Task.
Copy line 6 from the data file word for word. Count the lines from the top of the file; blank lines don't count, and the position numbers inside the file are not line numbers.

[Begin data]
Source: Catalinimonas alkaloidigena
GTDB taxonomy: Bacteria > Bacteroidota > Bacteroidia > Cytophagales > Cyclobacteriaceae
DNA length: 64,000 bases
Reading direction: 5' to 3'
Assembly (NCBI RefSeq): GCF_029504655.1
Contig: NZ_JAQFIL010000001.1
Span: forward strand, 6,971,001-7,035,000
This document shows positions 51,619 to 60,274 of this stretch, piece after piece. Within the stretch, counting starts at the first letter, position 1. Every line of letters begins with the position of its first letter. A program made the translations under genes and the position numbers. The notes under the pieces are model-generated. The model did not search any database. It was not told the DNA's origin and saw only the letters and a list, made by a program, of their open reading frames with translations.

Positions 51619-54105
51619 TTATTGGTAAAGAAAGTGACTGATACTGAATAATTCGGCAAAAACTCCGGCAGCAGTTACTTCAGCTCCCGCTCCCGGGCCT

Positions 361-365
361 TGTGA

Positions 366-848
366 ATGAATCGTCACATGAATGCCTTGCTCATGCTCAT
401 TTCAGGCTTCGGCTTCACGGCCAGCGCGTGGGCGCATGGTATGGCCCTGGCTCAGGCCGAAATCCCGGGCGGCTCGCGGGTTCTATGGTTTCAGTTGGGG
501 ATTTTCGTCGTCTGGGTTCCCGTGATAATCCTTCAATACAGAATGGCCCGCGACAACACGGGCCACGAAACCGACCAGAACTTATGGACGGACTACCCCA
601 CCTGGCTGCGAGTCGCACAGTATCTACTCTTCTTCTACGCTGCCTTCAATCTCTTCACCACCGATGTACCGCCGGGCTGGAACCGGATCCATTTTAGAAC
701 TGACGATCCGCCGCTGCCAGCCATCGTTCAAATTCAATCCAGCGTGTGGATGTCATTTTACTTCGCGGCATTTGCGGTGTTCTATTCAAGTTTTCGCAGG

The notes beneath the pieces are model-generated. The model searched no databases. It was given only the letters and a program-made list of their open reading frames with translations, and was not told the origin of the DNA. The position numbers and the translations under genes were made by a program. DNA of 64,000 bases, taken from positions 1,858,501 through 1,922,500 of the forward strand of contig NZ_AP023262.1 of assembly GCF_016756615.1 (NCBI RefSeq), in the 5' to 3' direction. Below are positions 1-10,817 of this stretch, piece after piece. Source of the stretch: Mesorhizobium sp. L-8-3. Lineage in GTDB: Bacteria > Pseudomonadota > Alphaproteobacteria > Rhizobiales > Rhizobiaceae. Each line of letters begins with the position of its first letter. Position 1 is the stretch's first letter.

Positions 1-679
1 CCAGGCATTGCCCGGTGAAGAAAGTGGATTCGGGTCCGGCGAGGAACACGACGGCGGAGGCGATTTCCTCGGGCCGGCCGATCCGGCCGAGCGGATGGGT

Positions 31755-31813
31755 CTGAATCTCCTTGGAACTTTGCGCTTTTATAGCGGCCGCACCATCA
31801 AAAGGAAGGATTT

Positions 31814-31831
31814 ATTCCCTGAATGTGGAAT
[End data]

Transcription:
Contig: NZ_JAQFIL010000001.1